1. Correlation between Truth and Nonviolence – Truth as the end and Nonviolence the mean.
2. Meaning of nonviolence - Ontological, Epistemological and Ethical dimensions of nonviolence – negative and positive dimensions of nonviolence - Gandhi’s emphasis on the positive dimension
3. Basic Assumptions: spiritual basis - oneness of life – human nature and nonviolence
4. Nonviolence as Soul Force – invincibility of soul force – atom versus atman – universal applicability of nonviolence.
5. Nonviolence as ‘the law of our being’ – as ‘the law of our species’ and the law/direction of human evolution – History (of human evolution) as the unfolding of progressive nonviolence.
6. Nonviolence, the moral equivalent of the law of gravitation – revolutionary potential of nonviolence – the need for making nonviolence the central organising principle of all life activities.
7. Types of nonviolence – principled and strategic nonviolence – nonviolence of the weak and the coward – nonviolence, true/genuine and counterfeit – absolute and existential violence.
8. Nonviolence – Gandhi’s prime concern – why nonviolence – futility of violence and efficacy of nonviolence.
M.K.Gandhi Collected Works of Mahatma Gandhi (CWMG), [Relevant Volumes](Publication Division)
In Search of the Supreme (Navajivan)
Non Violence in Peace and War (Navajivan)
(ed.) The Moral and Political Works of Mahatma Gandhi (
Fisher The Life of Mahatma Gandhi (
Gandhi: His Life and Message for the World
UntoTahtinen Ahimsa: Non-violence in Indian Tradition (Ahmedabad, Navajivan)
Yogendra Singh Traditions of Non-violence (
Bose Dimensions of Peace and Nonviolence : The Gandhian
M.P.Mathai Mahatma Gandhi’s World-view (
Albert Schweitzer Indian
Thought and Its Development (Wilco
V.K.Kool The Psychology of Nonviolence and Aggression (Palgrave Macmilan)
and Barry L.Gan Nonviolence in Theory and Practice (
Course 2. Application of Nonviolence: Gandhian Approach
1. Gandhi’s life as a paradigm of nonviolence in action
2. Nonviolence in personal life – as a way of life: intra-personal, inter-personal and ecological/cosmic dimensions.
3. Consolidating the power of nonviolence through personal sadhana – moral/spiritual authority of a nonviolent person – power of authentic nonviolence of an individual developing into an objective social force – its power and potential - examples from history, past and present.
4. Organised and collective use of nonviolence – Satyagraha/nonviolent direct action.
5. Basic assumptions and principles of Satyagraha.
6. Variants and techniques of Satyagraha.
7. Universal applicability of Satyagraha – reformative and revolutionary applications
8. Satyagraha and Constructive Programme in the Gandhian scheme – Gandhian Constructive Programme as illustrative example.
9. Case studies/examples of nonviolent resistances in different countries and situations - paradigmatic satyagrahies/nonviolent fighters.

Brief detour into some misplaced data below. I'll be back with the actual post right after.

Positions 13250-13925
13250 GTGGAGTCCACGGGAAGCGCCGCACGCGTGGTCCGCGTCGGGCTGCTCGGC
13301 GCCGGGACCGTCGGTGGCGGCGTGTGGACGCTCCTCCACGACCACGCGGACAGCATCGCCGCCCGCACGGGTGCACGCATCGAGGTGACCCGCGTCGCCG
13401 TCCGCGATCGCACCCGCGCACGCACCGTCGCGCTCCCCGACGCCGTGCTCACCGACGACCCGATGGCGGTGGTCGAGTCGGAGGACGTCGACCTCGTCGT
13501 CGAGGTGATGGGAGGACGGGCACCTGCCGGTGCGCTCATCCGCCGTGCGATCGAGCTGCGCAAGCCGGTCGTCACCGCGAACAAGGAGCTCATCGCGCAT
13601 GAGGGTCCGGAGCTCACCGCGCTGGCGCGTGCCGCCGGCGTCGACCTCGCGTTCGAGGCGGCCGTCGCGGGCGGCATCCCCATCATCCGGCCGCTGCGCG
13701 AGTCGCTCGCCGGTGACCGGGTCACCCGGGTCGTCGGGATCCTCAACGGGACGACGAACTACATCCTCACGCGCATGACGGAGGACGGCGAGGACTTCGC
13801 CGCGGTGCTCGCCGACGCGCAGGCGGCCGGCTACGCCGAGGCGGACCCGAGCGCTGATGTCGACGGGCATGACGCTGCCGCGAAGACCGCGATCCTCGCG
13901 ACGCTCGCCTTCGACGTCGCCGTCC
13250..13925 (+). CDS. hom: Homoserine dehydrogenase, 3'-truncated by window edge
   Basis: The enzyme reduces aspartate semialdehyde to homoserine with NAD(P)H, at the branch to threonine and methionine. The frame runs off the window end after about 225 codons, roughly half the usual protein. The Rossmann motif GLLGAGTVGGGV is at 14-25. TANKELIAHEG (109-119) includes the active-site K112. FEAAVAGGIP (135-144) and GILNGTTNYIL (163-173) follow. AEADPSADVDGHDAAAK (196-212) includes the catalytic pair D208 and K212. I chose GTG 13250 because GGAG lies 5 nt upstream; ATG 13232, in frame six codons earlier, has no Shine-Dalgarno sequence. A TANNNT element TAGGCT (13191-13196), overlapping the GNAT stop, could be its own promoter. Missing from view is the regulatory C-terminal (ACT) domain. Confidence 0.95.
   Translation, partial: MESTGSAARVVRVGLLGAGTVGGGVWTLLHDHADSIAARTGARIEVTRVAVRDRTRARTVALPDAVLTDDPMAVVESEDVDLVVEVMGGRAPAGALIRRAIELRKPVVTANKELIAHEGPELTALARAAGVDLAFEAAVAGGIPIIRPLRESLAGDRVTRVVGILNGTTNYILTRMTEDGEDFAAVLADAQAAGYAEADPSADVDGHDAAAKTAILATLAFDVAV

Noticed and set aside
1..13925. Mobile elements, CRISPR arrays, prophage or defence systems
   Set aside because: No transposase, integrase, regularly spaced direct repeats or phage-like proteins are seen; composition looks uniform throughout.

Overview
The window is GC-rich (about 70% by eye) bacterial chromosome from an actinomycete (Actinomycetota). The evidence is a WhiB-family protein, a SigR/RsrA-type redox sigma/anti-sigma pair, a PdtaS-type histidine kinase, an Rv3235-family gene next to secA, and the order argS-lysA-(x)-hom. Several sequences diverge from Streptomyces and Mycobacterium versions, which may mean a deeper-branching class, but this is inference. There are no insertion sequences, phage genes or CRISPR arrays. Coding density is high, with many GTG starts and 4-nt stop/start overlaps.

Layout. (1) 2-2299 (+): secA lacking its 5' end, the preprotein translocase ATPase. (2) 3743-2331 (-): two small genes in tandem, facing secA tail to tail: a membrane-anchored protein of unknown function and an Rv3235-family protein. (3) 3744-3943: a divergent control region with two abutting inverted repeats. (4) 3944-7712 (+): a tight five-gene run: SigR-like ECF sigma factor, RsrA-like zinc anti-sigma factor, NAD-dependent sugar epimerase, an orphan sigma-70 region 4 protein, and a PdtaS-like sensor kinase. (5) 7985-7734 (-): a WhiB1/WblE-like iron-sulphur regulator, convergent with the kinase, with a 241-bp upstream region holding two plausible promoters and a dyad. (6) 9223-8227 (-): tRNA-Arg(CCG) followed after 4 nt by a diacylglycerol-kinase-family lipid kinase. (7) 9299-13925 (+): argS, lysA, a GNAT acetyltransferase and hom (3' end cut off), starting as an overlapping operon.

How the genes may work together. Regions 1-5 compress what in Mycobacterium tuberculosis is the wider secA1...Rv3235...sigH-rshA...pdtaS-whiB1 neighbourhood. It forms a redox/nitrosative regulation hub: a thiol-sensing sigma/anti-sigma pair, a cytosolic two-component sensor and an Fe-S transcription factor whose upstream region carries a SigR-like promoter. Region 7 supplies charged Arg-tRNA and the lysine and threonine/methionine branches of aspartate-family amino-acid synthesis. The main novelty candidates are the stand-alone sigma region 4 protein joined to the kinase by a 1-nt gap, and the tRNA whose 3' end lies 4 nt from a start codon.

M.K.Gandhi Collected Works of Mahatma Gandhi (CWMG), [Relevant
In Search of the Supreme (Ahmedabad,Navajivan)
Non Violence in Peace and War (Ahmedabad, Navajivan)
Saga of Satyagraha (
Richard B. Gregg The Power of Non-violence (Ahmedabad, Navajivan)
Sharp The Politics of Nonviolent Action Part 1, 2,
& 3 (
Valerie Bondurant Conquest of Violence: The Gandhian Philosophy of Conflict (Princeton,
Dennis Dalton Gandhi’s Power Nonviolence in Action (Oxford India Paperback)
and Jack DuVall A Force More Powerful (Palgrave Macmillan)
Clark People Power: Unarmed Resistance and Global
Sanderson Nonviolent Action Handbook (
Narayan Desai A Handbook for Satyagrahis (
Christopher Kruegler Strategic
Nonviolent Conflict: The Dynamics of People Power in the 20th Century.
Albert, David H. People
Power: Applying Nonviolence Theory.
Course 3. Dealing with Conflicts – Conflict Transformation
1. Meaning of Conflict
2. The sources of conflict- political - economic - environmental - historical - cultural - psychological
3. Analysis of conflict- actors – causes- issues, scope and stage of the conflict- power resources and relationships – stakeholders – facilitators- spoilers
4. Conflict- different phases- Conflict Prevention and early warning- ripeness
5. Problem –solving, including workshop approach in protracted conflicts
6. Negotiations – positions and interests- negotiating style – principled negotiation- elements of Gandhian style negotiations- negotiating with difficult people
7. Third Party Intervention – Types of Third Party Intervention – Mediation- prescriptive vs. elicitive approaches
8. Thomas – Killman’s Five Conflict Styles
9. Satyagraha and Conflict Transformation
10. Conflict Transformation- Reconciliation- Truth, Justice, Mercy and Forgiveness
11. Essential skills – analyzing, communicating clearly, synthesizing, listening, drafting, inventing new options- cultural sensitivity- anger management etc.
Jurgensmeyer Gandhi’s Way A
Handbook of Conflict Resolution (
Collins, Randall Conflict Sociology: Toward an Explanatory Science. (New York: Academic Press, 1975)
Galtung, Johan. Solving Conflicts: A Peace Research Perspective. (Honolulu, HI: University of Hawaii Press, 1989)
Galtung, Johan. Peace by Peaceful Means: Peace and Conflict, Development and Civilization (London: Sage, 1996)
Lederach, John Paul. The Moral
Imagination: The Art and Soul of Building Peace. (
Lederach, John Paul. The Little Book of Conflict Transformation (Intercourse, PA: Good Books, 2003)
Carolyn, (ed.) Mediation and Facilitation Training Manual: Foundations and
Skills for Constructive Conflict Transformation. (
Oliver Ramsbotham, Tom Woodhouse
& Hugh Miall Contemporary Conflict Resolution (Oxford, Blackwell, 1999)
Ronald J. Fisher Transforming Violent Conflicts (Syracuse University Press, 1997)
Vayrynen, Raimo, ed. New Directions in Conflict Theory: Conflict Resolution and Conflict Transformation. (London: Sage, 1991)
Blalock, Hubert M. Power and
Conflict: Towards a General Theory (
and Burgess, Guy M. Encyclopaedia of Conflict Resolution. (Santa Barbara, CA: ABC-Clio, 1997)